Recent increases in Medicare spending, Pope has written, have been concentrated in specialties with the greatest proliferation of new Medicare billing codes. Payments to doctors for cardiovascular procedures increased from $1.3 billion in 2000 to $3.0 billion in 2019, for example, mostly on codes that didn’t exist in 2000.
Requiring Congress to approve Medicare coverage of new technologies and treatments with federal offsets to pay for them, Pope notes, would be more palatable than cutting benefits or raising payroll taxes or the eligibility age.
“It’s easier than saying ‘We are going to add a whole bunch of new taxes to people’ or ‘You thought you were getting Medicare at 65; you’re just going to have to wait to 68 or 70 or whenever.’”
If Medicare and policymakers just did 10% of what he’s suggesting, Pope says, “you’re talking about trillions of dollars” in Medicare savings.
Pope recommends new billing-code approvals be done gradually, starting with ones costing more than $10 billion. “If you do that, maybe a couple of years later, you lower it to $8 billion or $5 billion,” he says.
Making Medicare look more like Medicare Advantage plans
One way is by moving to a “premium support” system to improve competition among health plans, leading to lower Medicare costs. The federal government would provide a payment on behalf of every Medicare beneficiary toward buying health insurance.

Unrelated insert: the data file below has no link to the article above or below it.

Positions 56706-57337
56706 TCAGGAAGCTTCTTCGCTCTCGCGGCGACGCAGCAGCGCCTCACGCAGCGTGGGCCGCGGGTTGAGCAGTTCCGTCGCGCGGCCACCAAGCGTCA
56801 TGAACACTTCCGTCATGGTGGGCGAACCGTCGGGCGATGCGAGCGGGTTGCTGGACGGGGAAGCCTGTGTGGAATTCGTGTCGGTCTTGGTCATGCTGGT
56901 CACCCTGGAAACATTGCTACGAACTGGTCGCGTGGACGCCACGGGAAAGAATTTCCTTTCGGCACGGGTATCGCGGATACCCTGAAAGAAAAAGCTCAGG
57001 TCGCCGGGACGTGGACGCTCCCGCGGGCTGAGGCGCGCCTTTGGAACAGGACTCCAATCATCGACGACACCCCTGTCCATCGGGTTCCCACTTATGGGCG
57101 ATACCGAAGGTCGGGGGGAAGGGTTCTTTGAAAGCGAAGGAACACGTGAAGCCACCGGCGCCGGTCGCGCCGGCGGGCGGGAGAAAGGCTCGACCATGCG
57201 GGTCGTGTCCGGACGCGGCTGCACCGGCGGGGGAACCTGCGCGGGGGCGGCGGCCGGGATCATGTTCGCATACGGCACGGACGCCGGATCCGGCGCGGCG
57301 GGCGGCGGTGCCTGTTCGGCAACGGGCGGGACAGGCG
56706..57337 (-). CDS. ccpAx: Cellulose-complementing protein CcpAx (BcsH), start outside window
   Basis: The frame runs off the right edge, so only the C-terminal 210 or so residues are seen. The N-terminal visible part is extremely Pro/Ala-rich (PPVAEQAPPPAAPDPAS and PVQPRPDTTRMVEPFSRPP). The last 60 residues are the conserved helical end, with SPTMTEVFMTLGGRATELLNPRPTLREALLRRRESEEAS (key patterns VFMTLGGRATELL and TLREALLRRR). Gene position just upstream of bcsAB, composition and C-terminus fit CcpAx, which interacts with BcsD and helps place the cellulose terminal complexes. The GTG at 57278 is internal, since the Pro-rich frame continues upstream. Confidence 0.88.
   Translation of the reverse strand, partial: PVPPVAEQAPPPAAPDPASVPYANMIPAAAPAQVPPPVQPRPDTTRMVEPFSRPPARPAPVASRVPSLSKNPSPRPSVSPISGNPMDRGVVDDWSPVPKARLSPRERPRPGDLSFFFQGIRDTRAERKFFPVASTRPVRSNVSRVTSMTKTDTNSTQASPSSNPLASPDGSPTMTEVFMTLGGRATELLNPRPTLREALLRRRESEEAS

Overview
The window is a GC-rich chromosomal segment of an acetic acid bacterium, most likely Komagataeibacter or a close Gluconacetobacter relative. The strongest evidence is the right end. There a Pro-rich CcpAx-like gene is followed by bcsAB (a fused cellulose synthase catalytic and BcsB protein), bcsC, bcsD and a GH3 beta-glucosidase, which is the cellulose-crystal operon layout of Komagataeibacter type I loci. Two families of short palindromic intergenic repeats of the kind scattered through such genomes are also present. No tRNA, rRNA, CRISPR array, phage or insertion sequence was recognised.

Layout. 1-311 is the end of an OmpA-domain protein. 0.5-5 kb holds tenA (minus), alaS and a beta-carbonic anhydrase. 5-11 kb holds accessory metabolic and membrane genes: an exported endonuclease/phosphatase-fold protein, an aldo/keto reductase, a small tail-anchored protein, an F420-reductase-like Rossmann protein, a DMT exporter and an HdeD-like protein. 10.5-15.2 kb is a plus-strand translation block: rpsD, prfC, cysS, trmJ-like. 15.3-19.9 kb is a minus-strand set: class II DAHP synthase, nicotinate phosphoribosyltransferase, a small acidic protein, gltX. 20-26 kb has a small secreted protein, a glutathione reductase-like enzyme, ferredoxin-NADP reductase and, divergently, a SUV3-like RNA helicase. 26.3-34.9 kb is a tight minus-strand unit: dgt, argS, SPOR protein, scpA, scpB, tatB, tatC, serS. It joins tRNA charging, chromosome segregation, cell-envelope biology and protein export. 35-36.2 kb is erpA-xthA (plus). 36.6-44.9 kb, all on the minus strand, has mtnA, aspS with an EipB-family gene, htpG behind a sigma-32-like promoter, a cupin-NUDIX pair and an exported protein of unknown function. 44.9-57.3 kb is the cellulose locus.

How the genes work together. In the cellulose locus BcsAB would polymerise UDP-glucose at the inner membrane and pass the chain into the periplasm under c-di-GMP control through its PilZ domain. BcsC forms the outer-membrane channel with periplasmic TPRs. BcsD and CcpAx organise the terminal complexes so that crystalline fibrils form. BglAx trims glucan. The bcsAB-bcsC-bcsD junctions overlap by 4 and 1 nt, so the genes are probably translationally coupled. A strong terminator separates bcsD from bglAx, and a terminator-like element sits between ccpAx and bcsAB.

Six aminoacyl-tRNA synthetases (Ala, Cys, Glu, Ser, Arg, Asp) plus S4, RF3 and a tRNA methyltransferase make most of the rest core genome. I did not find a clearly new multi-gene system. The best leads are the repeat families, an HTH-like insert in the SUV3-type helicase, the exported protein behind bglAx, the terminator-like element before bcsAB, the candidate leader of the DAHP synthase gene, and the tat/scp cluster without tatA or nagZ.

This proposal, floated by former Republican House Speaker Paul Ryan in 2012, is favored by some Republicans including DeSantis. Democrats typically oppose it, calling premium supports a euphemism for vouchers.
“It is politically charged and would be a massive shift in what Medicare looks like,” says Neuman.
Moffit, who favors it, says “Medicare Part C is a foundation for building a better Medicare program.” He believes a premium support system would emulate the popular federal employees’ health plan, which he had when serving in the Reagan administration.
But he conceded “it is highly unlikely that you will have any kind of movement in 2024 on a premium support,” due to the presidential election.
Other Medicare solvency solutions
Feke thinks Medicare Advantage payment reforms could appeal to both political parties. “Reforming the payment model to these plans may help the government save money while getting better care for Medicare beneficiaries,” she says.
Cutting waste, fraud and abuse is often just political talk. Raising Medicare premiums dramatically would likely infuriate beneficiaries.
One thing to remember about the impending Medicare hospital trust fund insolvency: it’s just a forecast.
Many things can happen between now and 2031 that could make Medicare either stronger or weaker financially. Most notably: the health of the U.S. economy (since payroll taxes are directly related); health care spending and the political environment.
“There are a lot of factors that go into these projections that would affect where the [Medicare] trustees ultimately come out,” says Neuman.